28 February 2020
By Tim Koch
Tim Koch finds challenging conditions on the Thames Tideway.
The Pre-Boat Race Fixtures, when top British and foreign crews race potential Oxford and Cambridge Blue and reserve crews over the Putney to Mortlake course, are key dates in the Boat Race training period. They are both a selection test and a provider of important race practice. The Fixtures provide the valuable experience of competing against top-class opposition and they also give opportunities for the rowers to simulate race day as much as possible and allow coaches to see how their charges react under pressure. Further, coxes and crews get to know the Championship Course better by practising routines, racing the Surrey and Middlesex stations and being officially umpired.
British readers will not need telling that, in the last few weeks, Storm Ciara followed by Storm Dennis have caused havoc throughout the country. Storm Dennis is one of the deepest low-pressure centres to have formed in recent years. Ciara brought the stronger winds while Dennis produced more rain – though rivers were already full and the ground saturated before Dennis’s arrival. As far as rowing is concerned, many events have been cancelled and, with the men’s and women’s Eights Heads only a short time away, much training has been disrupted. While London and the South have not been the worst affected, the Port of London Authority has, at times, put the tidal Thames on a ‘red flag’ status for ‘small recreational vessels’ advising them not to go afloat, particularly on an ebb tide. Historically, this has been rare for the Tideway.
Ciara caused the cancellation of the first of the Fixtures planned for 2020, that between the Oxford men’s reserves, Isis, and the University of London on 9 February. The races between the Cambridge women and the Dutch student club, Nerus, on 16 February went ahead after careful consideration of the conditions (which eventually turned out to be rather mild).
The plan was to do three pieces in total: the start to mile post, Harrods to Chiswick Eyot and finally Chiswick Pier to the Finish. I was not there but the official race report said:
Cambridge received several warnings during the early stages of the first piece but had taken a ¼ length lead by the Town Buoy (aka The Black Buoy). Shortly after (this), both crews seemed to be impacted by a cross wind pushing them over to the Middlesex side of the river. Cambridge extended their lead to ¾ length by Fulham Football Club and then continued to row away, reaching clear water and a lead of 2 lengths by the end of the first piece.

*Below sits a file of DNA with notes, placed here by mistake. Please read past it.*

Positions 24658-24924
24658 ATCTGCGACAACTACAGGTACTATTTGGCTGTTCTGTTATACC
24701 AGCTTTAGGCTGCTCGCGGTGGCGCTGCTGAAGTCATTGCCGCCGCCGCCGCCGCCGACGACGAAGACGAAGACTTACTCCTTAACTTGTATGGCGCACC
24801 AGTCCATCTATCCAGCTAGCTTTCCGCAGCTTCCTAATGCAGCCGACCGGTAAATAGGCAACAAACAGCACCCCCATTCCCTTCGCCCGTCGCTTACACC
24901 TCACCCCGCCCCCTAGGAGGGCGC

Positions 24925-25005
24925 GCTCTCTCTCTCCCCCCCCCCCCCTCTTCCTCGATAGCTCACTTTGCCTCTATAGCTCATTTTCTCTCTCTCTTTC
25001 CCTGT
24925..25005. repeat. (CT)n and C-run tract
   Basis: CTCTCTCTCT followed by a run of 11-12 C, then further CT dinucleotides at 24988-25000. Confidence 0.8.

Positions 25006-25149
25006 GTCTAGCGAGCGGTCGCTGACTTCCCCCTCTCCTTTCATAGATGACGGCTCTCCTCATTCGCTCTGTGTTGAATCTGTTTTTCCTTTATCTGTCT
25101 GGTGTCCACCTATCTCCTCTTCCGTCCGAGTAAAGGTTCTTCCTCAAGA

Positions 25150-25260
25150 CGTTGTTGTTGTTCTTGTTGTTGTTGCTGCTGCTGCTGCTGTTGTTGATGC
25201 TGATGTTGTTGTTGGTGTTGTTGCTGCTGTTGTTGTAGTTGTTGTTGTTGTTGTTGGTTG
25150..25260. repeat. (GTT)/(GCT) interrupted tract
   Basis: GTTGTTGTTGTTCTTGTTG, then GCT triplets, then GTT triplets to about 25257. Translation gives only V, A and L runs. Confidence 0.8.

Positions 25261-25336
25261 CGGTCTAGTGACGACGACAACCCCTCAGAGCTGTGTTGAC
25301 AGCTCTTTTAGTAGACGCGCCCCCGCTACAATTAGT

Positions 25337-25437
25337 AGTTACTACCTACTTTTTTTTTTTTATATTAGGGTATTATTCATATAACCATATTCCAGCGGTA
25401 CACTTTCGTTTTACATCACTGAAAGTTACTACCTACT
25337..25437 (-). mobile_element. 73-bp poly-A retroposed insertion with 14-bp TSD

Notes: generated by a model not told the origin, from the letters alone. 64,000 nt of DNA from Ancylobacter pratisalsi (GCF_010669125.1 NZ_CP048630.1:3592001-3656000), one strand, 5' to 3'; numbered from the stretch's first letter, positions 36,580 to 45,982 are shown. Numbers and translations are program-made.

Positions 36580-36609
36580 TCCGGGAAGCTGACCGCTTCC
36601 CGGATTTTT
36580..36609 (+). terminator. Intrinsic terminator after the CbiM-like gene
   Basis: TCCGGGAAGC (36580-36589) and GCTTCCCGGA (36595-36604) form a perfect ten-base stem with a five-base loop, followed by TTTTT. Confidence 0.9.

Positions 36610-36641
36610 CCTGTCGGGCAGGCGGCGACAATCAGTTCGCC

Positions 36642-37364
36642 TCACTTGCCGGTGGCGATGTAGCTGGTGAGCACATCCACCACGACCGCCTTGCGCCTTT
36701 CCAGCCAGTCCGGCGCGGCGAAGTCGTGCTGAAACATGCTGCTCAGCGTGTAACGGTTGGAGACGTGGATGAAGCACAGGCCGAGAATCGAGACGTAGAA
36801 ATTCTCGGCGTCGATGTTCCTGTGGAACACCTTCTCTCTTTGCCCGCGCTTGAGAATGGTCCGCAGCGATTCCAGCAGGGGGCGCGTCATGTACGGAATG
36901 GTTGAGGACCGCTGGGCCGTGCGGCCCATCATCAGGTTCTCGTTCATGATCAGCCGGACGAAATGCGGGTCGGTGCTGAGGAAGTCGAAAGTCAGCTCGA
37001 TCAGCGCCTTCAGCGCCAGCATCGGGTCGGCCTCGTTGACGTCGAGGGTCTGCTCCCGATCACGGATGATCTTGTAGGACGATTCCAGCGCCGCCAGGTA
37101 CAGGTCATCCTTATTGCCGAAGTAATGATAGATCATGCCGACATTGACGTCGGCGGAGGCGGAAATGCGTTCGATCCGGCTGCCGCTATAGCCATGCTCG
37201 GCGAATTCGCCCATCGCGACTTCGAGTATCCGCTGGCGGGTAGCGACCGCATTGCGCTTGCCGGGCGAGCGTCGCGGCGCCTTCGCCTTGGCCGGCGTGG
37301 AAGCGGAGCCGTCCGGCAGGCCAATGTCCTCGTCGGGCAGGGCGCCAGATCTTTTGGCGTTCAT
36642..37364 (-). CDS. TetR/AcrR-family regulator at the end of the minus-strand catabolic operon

The crews paddled to Harrods Depository where the second piece began with a rolling start. Cambridge received several warnings to hold their station and not to turn in too early, as they tried to minimise Nereus’s advantage on the long Hammersmith bend. Despite the long advantage, Nereus only very briefly had their bow in front, with Cambridge holding on to them all of the way. As the advantage began to run out, Cambridge made their move and eked out a ½ length lead by the top of Chiswick Eyot where the second piece finished.
Unfortunately, an injury flaring up in the Nereus crew meant that they withdrew from the third and final piece. Cambridge raced the piece against the clock from Chiswick Pier to The Boat Race finish under the watchful eye of Umpire Phelps who kept them on course with warnings where necessary.
The Cambridge crew is listed here.
On 22 February, I was in the stern of the umpire’s launch following the fixture between the Brookes and Oxford men’s first boats. The advantage of photographing from such a position is that it is easier to judge which boat is in the lead as there are none of the problems of ‘parallax error’ that occur when taking pictures of two boats from one side. The disadvantage is that the umpire may sometimes unavoidably block the view of those seated behind them, especially when the racing crews are close together and are almost dead ahead of the launch. As usual, I cannot photograph and take notes at the same time so the italicised bold text below is taken from the official race report on theboatrace.org
The first Brookes – Oxford piece.
Oxford Brookes won the coin toss (and) elected to take the Middlesex station for the first of two pieces, both scheduled to take place between the Start and St Paul’s School Boat Club, utilising a limited section of the Championship Course due to the high winds and resulting challenging conditions beyond Hammersmith Bridge.
Ten strokes into the first piece, the boats were level; however, Brookes then encountered some rough water as the crews became exposed to the wind. This allowed OUBC to pull out to a ¾ of a length lead over Brookes by the Town Buoy. However, a big effort from Brookes allowed them to get back almost level with OUBC before opening out to ¼ of a length by Barn Elms, albeit due to the Fulham corner being to their favour.
To the milepost, this ¼ of a length margin was constant, however Umpire Sarah Winckless warned OUBC repeatedly for their line, although no incident ensued.